The American Dream – Alumnus helps Latinx families move towards citizenship
Magaly Solis builds bridges. Not physical structures made of steel and concrete. Her bridges are metaphorical. She connects people to their dreams and a lifetime of opportunities. Solis is the citizenship program manager at La Casa Hogar, a non-profit organization that partners with Yakima Valley immigrant families and offers culturally & linguistically responsive early learning, adult education, civic engagement, and citizenship services. She is this year’s Violet Lumely Rau Alumna of the Year recipient.
“Magaly exemplifies the ideals and values of Heritage University—excellence, inclusion, perseverance, leadership and service,” said David Wise, vice president of Advancement. “She demonstrates her commitment to helping others and building communities every day in her personal and professional life. We are so proud of her and proud to call her an Eagle.”
Solis graduated from Heritage in 2008 with a bachelor’s degree in education. She was a substitute teacher for the Toppenish School District and an interpreter helping injured farmworkers in the lower Yakima Valley communicate with their medical providers when she noticed the great need for adult education, particularly for this population.
“These workers were injured and had little to no way, that wasn’t physical labor, to support themselves and their families,” said Solis. “My own experience taught me that education was something that could open up opportunities for them. I started volunteering in the lower valley, teaching adult education classes in Spanish, English classes and computer literacy classes.”
Solis continued to volunteer with the program for several years before connecting with La Casa Hogar. She learned about the citizenship program and volunteered to teach some of their courses. The experience was so personally rewarding that she joined the team as a part- time employee and later took on the program’s full-time coordinator position.
“I think that coming directly from the immigrant community and having that firsthand experience, I see the needs that we have, and I want to do whatever I can to support those who have that need for education, connection and belonging,” said Solis. “That is why I get involved.”
Solis immigrated into the United States with her family when she was just 12 years old. They settled in the small town of Mabton and she enrolled in school. Her academic experience was challenging. Not only did she have to learn the required curriculum, but she also had to do it while learning a new language, an experience that many in the immigrant community share.
“I knew that education and learning English were the pathway to accessing opportunities,” said Solis. “There were lots of challenges, I had to work really hard, and I feel like I was privileged to have the opportunity to earn my college degree. That isn’t something that is easy for many to access when facing financial and language barriers.”
Today, Solis pays forward the opportunities she received by helping others do the same.
The citizenship program she oversees supports immigrants as they complete the long and arduous process of becoming a United States citizen. It can take years to complete from start to finish. An applicant must first be a lawful permanent resident for a minimum of five years, and be in compliance with other residency requirements, such as time living in the state where the application is being filed and time in country. They must have sufficient English proficiency and pass a U.S. history and civics test. Some applicants are exempt from the English test but still have to demonstrate knowledge of U.S. history and civics. And, they have to have good moral character and demonstrate their attachment to the United States and its constitution. The process requires classes, lots of paperwork, testing and a naturalization interview with an immigration officer. It can be very intimidating, confusing and frustrating, especially for those whose education level is rudimentary at best.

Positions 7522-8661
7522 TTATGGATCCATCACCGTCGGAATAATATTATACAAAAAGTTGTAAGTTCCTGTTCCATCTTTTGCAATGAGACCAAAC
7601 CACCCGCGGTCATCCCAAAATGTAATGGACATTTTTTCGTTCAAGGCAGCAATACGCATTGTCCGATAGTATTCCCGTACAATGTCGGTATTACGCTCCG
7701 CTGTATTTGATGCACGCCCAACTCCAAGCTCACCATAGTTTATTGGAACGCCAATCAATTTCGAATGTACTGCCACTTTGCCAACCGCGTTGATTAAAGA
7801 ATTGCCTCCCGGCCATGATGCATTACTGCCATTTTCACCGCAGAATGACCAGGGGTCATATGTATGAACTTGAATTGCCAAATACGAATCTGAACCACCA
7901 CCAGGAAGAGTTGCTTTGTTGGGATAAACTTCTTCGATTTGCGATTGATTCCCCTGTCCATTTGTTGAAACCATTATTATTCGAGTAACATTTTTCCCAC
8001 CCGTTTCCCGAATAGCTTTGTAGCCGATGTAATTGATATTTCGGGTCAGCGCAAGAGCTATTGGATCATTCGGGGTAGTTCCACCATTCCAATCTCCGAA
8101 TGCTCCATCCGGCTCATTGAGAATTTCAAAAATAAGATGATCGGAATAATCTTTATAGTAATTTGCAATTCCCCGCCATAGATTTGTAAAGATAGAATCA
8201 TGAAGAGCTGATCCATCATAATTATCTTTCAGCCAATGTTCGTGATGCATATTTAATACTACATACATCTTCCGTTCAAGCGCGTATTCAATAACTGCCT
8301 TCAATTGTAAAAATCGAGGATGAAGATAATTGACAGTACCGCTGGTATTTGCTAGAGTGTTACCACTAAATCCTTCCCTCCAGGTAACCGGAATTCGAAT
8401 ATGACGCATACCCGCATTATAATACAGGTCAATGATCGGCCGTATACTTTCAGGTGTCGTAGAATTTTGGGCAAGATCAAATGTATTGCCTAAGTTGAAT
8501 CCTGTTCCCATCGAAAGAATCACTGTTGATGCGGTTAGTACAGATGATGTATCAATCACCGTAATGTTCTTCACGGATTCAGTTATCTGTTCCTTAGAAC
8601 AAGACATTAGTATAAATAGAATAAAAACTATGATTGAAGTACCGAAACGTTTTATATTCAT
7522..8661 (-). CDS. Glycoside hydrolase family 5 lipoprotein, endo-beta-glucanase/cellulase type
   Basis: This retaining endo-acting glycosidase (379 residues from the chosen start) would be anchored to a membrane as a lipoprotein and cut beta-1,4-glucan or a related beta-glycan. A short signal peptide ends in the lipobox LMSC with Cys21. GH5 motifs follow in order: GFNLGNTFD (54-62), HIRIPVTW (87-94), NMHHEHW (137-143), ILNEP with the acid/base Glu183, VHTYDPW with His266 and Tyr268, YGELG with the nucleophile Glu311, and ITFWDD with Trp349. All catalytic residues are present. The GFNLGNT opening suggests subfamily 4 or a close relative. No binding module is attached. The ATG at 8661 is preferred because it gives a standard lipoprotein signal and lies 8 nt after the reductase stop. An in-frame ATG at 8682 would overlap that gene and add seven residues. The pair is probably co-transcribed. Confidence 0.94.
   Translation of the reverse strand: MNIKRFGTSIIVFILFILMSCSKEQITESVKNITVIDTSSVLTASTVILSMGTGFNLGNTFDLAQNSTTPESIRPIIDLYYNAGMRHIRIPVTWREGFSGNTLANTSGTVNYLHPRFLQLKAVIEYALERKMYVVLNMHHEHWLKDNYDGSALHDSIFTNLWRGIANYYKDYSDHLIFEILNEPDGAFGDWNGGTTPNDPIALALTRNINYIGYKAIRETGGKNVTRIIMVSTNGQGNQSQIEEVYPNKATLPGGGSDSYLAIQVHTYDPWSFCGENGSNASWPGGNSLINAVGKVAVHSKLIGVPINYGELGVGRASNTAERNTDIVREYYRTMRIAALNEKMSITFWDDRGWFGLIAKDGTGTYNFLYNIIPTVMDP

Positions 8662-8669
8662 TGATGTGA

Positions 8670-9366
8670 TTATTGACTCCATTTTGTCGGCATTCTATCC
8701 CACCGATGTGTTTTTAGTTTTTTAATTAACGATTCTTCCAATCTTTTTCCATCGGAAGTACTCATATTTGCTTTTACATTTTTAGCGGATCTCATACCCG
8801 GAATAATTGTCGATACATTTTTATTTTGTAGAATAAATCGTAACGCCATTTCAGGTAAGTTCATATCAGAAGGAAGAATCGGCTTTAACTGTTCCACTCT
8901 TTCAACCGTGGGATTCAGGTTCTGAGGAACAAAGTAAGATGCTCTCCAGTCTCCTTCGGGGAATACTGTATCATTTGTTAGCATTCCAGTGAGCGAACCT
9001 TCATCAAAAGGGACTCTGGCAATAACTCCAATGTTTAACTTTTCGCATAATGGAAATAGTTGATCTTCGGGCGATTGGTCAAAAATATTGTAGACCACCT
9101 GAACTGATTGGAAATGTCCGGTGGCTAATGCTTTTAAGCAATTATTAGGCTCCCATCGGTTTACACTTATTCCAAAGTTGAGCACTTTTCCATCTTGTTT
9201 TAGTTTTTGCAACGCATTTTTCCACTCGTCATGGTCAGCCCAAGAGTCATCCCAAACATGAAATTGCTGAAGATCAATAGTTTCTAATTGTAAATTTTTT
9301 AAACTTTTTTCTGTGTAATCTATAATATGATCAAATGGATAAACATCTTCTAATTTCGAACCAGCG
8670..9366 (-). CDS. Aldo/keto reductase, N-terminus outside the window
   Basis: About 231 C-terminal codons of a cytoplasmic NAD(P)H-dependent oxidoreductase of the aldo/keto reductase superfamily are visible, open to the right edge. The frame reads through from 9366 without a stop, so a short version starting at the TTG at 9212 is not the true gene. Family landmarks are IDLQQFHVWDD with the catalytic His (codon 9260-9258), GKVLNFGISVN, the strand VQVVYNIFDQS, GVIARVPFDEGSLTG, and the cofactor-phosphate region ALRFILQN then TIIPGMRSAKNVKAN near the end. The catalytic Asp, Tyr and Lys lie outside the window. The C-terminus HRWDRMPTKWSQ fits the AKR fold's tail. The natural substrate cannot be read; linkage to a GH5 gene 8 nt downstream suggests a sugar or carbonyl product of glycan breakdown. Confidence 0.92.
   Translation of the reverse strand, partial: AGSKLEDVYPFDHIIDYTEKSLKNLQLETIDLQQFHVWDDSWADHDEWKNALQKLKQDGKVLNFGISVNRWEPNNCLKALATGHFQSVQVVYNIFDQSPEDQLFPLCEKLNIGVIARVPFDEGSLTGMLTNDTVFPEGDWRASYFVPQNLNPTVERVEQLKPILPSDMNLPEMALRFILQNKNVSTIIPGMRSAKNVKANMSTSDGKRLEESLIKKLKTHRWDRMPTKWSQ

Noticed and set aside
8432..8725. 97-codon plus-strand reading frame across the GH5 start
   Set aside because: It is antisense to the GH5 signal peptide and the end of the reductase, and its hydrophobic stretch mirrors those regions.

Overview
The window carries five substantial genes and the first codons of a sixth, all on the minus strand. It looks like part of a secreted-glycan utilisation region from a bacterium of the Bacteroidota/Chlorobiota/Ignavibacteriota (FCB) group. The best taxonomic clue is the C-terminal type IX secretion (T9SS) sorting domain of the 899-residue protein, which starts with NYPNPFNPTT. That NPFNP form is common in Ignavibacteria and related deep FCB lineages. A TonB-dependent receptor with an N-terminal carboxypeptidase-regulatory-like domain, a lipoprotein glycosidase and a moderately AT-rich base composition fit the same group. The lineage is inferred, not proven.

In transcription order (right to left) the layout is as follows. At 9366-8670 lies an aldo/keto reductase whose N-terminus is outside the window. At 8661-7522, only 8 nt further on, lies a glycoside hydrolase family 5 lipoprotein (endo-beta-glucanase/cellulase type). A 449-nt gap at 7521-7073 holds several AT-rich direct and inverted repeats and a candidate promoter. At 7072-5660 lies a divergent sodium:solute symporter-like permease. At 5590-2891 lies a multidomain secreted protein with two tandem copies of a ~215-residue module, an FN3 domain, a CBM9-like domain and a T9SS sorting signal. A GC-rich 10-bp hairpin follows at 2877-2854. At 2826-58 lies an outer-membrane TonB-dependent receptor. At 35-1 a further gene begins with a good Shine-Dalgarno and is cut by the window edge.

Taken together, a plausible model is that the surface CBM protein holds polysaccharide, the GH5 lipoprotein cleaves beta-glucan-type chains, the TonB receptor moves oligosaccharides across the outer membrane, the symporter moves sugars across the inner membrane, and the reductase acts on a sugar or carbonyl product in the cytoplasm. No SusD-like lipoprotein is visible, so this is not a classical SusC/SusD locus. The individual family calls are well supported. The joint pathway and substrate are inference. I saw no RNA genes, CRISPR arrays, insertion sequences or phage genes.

“Our program offers combined citizenship education, English and naturalization legal services. We have created a safe, welcoming space where learning and celebration go hand-in-hand. We want to remove barriers for people to naturalize. We work with them and meet them where they are and support them from the initial screening to their oath ceremony,” she said.
Immigration law is very complex and intimidating.
Our goal is to support our students’ confidence in navigating the naturalization process and achieve their goal of becoming proud U.S. citizens. In class, we talk about their rights and responsibilities as citizens and the importance of civic engagement.”
Under Solis’s leadership, the program has grown significantly. Staffing increased from her part-time position to an office of three staff members and a volunteer bank of 50 people. She used her Heritage training to write the program’s first comprehensive curriculum, which provides a clear plan and a process for evaluating and sharing students’ progress. Most importantly, the number of people who completed the program and are now citizens rose from a few hundred to more than 1,200.
When Solis enrolled at Heritage as a freshman, she never imagined the life that she leads today. She thought she would be teaching bright, young students in a K-12 classroom. While she didn’t end up in an elementary school, she found a calling that makes a deep and lasting impact.
“When someone becomes a U.S. citizen, you see this overwhelming emotion on their face, it is the most rewarding feeling seeing this,” she said. “So many of the people I work with want to become a citizen because the United States has been their home for many years. For some, it is about peace of mind, belonging, safety and family unity. And, by being a citizen, they can engage civically, use their voice, and uplift their community. This is what keeps me motivated.”